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Impassivities: From Paradise Lost to Hellas

Impassivities: From Paradise Lost to Hellas Though the words impasse and impassive come to English from two different etymological sources—impasse from the French, meaning without a pass; impassive from the Latin, meaning without suffering or without feeling—English invites confusion. In part because one cannot write directly about an impasse without making it less of one, this essay takes up the question of the impasse through the available pun: that is, with attention to impassivity. It begins with the origin of impasse in Voltaire and then, following the Oxford English Dictionary, turns to uses of impassive in Milton’s Paradise Lost and Shelley’s Hellas to explore the interplay between feeling (the feeling of being blocked, for instance) and feeling’s absence. http://www.deepdyve.com/assets/images/DeepDyve-Logo-lg.png Comparative Literature Duke University Press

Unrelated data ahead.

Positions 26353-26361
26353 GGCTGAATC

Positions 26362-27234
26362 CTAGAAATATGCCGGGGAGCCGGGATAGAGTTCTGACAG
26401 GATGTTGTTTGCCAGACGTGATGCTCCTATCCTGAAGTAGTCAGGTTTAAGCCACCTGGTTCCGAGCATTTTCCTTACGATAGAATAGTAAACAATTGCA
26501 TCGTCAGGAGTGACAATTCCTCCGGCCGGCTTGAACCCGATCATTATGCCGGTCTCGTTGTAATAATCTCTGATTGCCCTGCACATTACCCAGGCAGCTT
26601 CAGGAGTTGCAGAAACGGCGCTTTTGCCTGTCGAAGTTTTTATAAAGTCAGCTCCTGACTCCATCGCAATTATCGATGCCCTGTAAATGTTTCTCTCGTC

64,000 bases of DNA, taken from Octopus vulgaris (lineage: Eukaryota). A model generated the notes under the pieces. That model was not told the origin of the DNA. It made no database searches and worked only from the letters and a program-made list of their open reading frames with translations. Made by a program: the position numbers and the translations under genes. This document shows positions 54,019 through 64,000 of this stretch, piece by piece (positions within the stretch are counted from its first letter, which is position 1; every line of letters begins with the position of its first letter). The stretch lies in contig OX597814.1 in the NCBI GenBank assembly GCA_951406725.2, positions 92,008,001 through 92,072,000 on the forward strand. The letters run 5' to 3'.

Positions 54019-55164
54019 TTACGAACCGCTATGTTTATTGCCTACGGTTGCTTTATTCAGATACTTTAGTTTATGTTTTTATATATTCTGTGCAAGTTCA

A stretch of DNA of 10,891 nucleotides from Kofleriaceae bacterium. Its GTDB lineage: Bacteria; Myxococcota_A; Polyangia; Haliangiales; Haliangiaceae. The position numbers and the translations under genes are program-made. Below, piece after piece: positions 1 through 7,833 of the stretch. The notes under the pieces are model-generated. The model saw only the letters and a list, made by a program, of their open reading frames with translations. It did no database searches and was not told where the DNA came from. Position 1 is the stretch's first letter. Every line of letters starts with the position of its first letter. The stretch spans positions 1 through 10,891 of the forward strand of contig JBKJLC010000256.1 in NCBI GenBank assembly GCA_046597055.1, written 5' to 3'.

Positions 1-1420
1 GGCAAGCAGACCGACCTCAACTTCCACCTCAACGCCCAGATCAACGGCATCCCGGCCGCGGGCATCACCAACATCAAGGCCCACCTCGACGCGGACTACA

Impassivities: From Paradise Lost to Hellas

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Copyright
Copyright © 2020 by University of Oregon
ISSN
0010-4124
eISSN
1945-8517
DOI
10.1215/00104124-8127416
Publisher site
See Article on Publisher Site

Abstract

Though the words impasse and impassive come to English from two different etymological sources—impasse from the French, meaning without a pass; impassive from the Latin, meaning without suffering or without feeling—English invites confusion. In part because one cannot write directly about an impasse without making it less of one, this essay takes up the question of the impasse through the available pun: that is, with attention to impassivity. It begins with the origin of impasse in Voltaire and then, following the Oxford English Dictionary, turns to uses of impassive in Milton’s Paradise Lost and Shelley’s Hellas to explore the interplay between feeling (the feeling of being blocked, for instance) and feeling’s absence.

Journal

Comparative LiteratureDuke University Press

Published: Jun 1, 2020

References